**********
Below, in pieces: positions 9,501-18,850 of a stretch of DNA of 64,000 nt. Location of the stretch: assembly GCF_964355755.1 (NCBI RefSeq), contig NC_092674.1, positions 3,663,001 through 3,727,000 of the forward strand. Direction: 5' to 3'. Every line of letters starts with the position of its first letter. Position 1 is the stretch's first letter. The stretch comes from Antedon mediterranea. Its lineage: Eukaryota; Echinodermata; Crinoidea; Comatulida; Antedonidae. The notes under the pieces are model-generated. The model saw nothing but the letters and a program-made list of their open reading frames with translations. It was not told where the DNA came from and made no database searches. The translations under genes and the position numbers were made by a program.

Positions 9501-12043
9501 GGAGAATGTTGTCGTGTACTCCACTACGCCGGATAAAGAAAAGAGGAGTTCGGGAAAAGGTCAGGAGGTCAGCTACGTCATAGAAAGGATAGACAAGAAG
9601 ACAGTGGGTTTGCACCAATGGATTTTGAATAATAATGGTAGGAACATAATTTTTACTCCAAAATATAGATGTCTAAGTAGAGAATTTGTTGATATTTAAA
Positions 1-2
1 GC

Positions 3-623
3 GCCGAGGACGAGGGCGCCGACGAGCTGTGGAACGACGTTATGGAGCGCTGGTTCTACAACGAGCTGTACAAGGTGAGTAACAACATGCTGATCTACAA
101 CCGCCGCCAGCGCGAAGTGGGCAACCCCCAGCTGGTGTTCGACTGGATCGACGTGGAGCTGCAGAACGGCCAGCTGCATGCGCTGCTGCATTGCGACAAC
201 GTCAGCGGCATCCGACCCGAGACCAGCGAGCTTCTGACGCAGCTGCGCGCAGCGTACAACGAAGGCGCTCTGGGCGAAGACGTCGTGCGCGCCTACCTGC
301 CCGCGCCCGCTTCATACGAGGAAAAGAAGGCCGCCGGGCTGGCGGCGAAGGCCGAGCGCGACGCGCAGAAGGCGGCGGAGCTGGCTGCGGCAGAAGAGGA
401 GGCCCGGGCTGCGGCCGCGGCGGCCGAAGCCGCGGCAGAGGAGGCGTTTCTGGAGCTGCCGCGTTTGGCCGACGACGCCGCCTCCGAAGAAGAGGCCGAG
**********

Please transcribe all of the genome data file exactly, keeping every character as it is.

Below, in pieces: positions 9,501-18,850 of a stretch of DNA of 64,000 nt. Location of the stretch: assembly GCF_964355755.1 (NCBI RefSeq), contig NC_092674.1, positions 3,663,001 through 3,727,000 of the forward strand. Direction: 5' to 3'. Every line of letters starts with the position of its first letter. Position 1 is the stretch's first letter. The stretch comes from Antedon mediterranea. Its lineage: Eukaryota; Echinodermata; Crinoidea; Comatulida; Antedonidae. The notes under the pieces are model-generated. The model saw nothing but the letters and a program-made list of their open reading frames with translations. It was not told where the DNA came from and made no database searches. The translations under genes and the position numbers were made by a program.

Positions 9501-12043
9501 GGAGAATGTTGTCGTGTACTCCACTACGCCGGATAAAGAAAAGAGGAGTTCGGGAAAAGGTCAGGAGGTCAGCTACGTCATAGAAAGGATAGACAAGAAG
9601 ACAGTGGGTTTGCACCAATGGATTTTGAATAATAATGGTAGGAACATAATTTTTACTCCAAAATATAGATGTCTAAGTAGAGAATTTGTTGATATTTAAA
Positions 1-2
1 GC

Positions 3-623
3 GCCGAGGACGAGGGCGCCGACGAGCTGTGGAACGACGTTATGGAGCGCTGGTTCTACAACGAGCTGTACAAGGTGAGTAACAACATGCTGATCTACAA
101 CCGCCGCCAGCGCGAAGTGGGCAACCCCCAGCTGGTGTTCGACTGGATCGACGTGGAGCTGCAGAACGGCCAGCTGCATGCGCTGCTGCATTGCGACAAC
201 GTCAGCGGCATCCGACCCGAGACCAGCGAGCTTCTGACGCAGCTGCGCGCAGCGTACAACGAAGGCGCTCTGGGCGAAGACGTCGTGCGCGCCTACCTGC
301 CCGCGCCCGCTTCATACGAGGAAAAGAAGGCCGCCGGGCTGGCGGCGAAGGCCGAGCGCGACGCGCAGAAGGCGGCGGAGCTGGCTGCGGCAGAAGAGGA
401 GGCCCGGGCTGCGGCCGCGGCGGCCGAAGCCGCGGCAGAGGAGGCGTTTCTGGAGCTGCCGCGTTTGGCCGACGACGCCGCCTCCGAAGAAGAGGCCGAG